When the Hudson River and Long Island Sound froze over

I went looking for a story about a particularly cold winter that I had bookmarked only to find the magazine redid their archive, making it impossible to find the original story.

I found it by hitting on writer Jerry Pournelle’s website, located here

The original story was published online by Newsday.com and the original link that no longer works is

http://www.newsday.com/community/guide/lihistory/ny-history-hs424a,0,6567872.story

A good part of the text is taken from a weather historian named David M. Ludlum, so credit is due there.

The time frame for this cold snap is a year after the famous cold winter at Valley Forge. Essentially, the northeast US had a few very cold winters in a row back then.

Frozen Ducks in the Kitchen
Nations at war shiver through the Northeast’s hard winter of 1779-80

By George DeWan | Staff Writer

IT WAS so cold the ducks froze.

The snow began to fall about the 10th of November, 1779, and continued falling almost every day until the middle of the following March. The Northeast virtually shut down. It was known as The Hard Winter, and may have been the coldest these parts have seen since the Wisconsinin glacier.

It was a world of ice. The rivers, creeks and streams on Long Island were frozen solid, as was Upper New York Bay. The East River and the Hudson River could be crossed by foot. British cavalry thundered from Manhattan to Staten Island. Long Island Sound was more ice than water.

As for the frozen ducks, the Long Island Loyalist judge, Thomas Jones, a sober man not usually given to tongue-in-cheek tall tales, passed along a “remarkable if true” story about a Staten Island farmer named Goosen Adriance:

“He went out in the morning upon his farm, which adjoins the water, and going along the shore, he observed a parcel of ducks sitting erect and in their proper posture,” Jones wrote in his book, “History of New York During the Revolutionary War.” The author continued: “He walked up to them, found them stiff, and as he supposed perfectly dead; he carried them home, threw them down upon the table in his kitchen, where a large wood fire was burning, and went into the next room to breakfast with his family. Scarce was the breakfast over when a great noise and fluttering was heard in the kitchen. Upon opening the door how great the surprise. The supposed dead ducks were all flying about the room.”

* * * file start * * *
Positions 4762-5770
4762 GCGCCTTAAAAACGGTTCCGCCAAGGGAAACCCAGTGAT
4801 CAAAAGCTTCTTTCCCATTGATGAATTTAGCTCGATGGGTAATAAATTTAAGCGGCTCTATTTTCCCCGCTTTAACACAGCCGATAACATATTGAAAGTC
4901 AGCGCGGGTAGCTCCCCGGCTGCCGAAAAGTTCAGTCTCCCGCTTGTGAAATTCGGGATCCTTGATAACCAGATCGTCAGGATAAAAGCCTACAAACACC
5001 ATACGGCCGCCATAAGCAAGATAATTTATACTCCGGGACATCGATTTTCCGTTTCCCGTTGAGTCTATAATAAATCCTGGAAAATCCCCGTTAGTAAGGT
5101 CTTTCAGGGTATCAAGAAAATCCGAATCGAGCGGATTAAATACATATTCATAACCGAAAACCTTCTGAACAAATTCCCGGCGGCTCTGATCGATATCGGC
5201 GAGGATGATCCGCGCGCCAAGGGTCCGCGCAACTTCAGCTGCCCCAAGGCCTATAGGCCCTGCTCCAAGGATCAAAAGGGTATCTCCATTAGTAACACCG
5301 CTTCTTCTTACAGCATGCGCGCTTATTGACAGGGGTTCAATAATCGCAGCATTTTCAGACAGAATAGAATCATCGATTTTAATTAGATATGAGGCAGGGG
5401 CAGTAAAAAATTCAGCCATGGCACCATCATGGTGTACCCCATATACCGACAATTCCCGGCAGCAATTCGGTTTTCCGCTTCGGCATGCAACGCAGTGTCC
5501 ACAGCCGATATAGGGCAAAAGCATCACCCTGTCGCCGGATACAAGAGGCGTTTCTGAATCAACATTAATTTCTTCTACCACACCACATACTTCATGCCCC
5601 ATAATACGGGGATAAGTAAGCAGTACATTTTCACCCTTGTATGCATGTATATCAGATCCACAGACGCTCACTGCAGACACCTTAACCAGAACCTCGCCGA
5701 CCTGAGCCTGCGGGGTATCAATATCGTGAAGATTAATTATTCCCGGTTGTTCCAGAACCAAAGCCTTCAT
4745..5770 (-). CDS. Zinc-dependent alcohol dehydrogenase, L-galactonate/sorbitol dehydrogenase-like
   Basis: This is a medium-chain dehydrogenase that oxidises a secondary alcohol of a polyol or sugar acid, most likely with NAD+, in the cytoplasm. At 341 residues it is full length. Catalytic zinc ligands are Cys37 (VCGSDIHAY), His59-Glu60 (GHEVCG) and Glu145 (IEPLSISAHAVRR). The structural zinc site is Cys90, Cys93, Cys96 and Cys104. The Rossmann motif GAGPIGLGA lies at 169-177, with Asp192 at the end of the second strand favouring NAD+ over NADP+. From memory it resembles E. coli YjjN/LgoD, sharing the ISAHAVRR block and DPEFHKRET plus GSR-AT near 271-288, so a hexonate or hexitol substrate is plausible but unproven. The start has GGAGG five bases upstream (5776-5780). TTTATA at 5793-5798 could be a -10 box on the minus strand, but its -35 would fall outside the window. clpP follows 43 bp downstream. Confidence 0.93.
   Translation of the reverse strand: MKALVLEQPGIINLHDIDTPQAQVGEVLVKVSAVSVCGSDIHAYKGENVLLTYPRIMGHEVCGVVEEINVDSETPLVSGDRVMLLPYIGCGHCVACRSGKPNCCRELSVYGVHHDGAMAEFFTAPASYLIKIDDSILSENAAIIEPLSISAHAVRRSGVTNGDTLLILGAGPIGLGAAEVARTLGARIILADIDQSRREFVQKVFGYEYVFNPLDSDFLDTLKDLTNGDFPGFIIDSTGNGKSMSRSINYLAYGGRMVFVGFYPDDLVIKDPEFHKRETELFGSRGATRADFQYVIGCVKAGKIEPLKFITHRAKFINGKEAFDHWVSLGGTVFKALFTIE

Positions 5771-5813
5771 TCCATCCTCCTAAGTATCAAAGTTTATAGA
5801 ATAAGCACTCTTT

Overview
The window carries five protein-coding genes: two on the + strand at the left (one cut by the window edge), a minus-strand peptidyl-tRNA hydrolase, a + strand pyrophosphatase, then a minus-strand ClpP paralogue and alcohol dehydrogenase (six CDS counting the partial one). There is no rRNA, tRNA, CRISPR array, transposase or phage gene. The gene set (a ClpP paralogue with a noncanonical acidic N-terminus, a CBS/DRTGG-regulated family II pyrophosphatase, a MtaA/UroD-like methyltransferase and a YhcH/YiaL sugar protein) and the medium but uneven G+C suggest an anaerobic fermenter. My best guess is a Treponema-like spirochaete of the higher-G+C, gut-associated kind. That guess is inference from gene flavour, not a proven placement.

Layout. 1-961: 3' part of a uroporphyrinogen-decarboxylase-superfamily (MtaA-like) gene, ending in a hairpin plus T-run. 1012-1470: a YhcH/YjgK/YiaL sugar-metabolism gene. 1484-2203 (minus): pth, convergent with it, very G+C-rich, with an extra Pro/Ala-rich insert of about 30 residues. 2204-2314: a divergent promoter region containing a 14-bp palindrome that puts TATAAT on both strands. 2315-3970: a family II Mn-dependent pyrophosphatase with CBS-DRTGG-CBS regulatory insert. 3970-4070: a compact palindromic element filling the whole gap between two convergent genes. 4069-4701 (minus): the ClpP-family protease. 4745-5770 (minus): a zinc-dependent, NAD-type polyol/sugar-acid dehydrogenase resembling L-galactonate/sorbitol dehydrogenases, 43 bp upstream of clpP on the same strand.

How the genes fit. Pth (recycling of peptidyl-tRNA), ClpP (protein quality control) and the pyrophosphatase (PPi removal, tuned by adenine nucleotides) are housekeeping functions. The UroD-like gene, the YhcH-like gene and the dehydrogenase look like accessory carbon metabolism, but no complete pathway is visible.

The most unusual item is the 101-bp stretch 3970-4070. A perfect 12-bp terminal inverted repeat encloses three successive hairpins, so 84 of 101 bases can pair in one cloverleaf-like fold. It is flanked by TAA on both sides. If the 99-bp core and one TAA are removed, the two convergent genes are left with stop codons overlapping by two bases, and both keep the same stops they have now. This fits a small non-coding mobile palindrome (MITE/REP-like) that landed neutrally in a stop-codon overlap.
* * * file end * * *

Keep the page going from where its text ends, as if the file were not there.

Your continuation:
According to weather historian David M. Ludlum, no winter before or since was as cold.

“Long Island Sound was almost completely clogged with ice, and people were able to cross from Long Island to the vicinity of Stamford on the Connecticut shore for several days,” Ludlum writes in “Early American Winters: 1604-1820.” “Some Hessian soldiers took advantage of this route in order to escape from their regiments.”

Judge Jones, who lived at Fort Neck (now Massapequa), wrote in his book that 200 provision-laden sleighs, pulled by two horses each, escorted by 200 light cavalry, made the five-mile trip from New York to Staten Island. On Long Island, with British occupiers making demands for firewood, cattle and living space, already harsh conditions were made even harsher. Part of Long Island Sound became a highway of ice. “It was so strong, that deserters went upon the ice to Connecticut from Lloyd’s Neck, upon Long Island, the distance more than 12 miles.”

George Washington’s troops were shivering in winter quarters at Morristown, N.J. — one writer said it made Valley Forge of the previous year look like a picnic. But his men occasionally sneaked across the frozen harbor and attacked British troops on Staten Island. The British hauled cannon across the ice from Manhattan to defend themselves.

WASHINGTON, an inveterate diary-keeper, has this entry for Jan. 6, 1780: “The snow which in general is 18 inches deep is much drifted — roads impassable.” He was apparently referring to the new snowfall from a major storm on that date, since other records indicate there was already close to four feet of snow on the ground.

“In the woods it lay at least four feet upon a level,” Jones wrote. “It was with the utmost difficulty that the farmers got their wood . . . All the wood upon New York Island was cut down. The forest trees planted in gardens, in court yards, in avenues, along lanes, and about the houses of gentlemen by way of ornament, shared the same fate. Quantities of apple trees, peach trees, plum trees, cherry trees, and pear trees, were also cut down.”

The New York Packet reported a thermometer reading of 16 below zero in the city. Current records of Central Park readings only go back to 1869, so this would beat the 15 below zero recorded in 1934. The severe cold reached up and down the coast, from Maine to Georgia. Ludlum says that the Connecticut Courant in Hartford provided the most complete temperature record. And, due to the lack of sophistication of the newspaper’s audience, the editor believed it was necessary to explain the nature of a thermometer and what its readings meant.

When springtime came, New York was depleted of wood. So on June 16, 1780, the new British governor, James Robertson, issued an order to “the inhabitants of Long Island” to furnish wood for the army barracks in the city, “to guard against the severities of a long winter.” Their quotas: Kings County, 1,500 cords; Queens, 4,500; western Suffolk, 3,000 cords. The inhabitants of Southold, East Hampton and Southampton were required to cut 3,000 cords from the Smith and Floyd estates at Mastic. They were to be paid at varying rates, but it is not clear whether payments were ever made.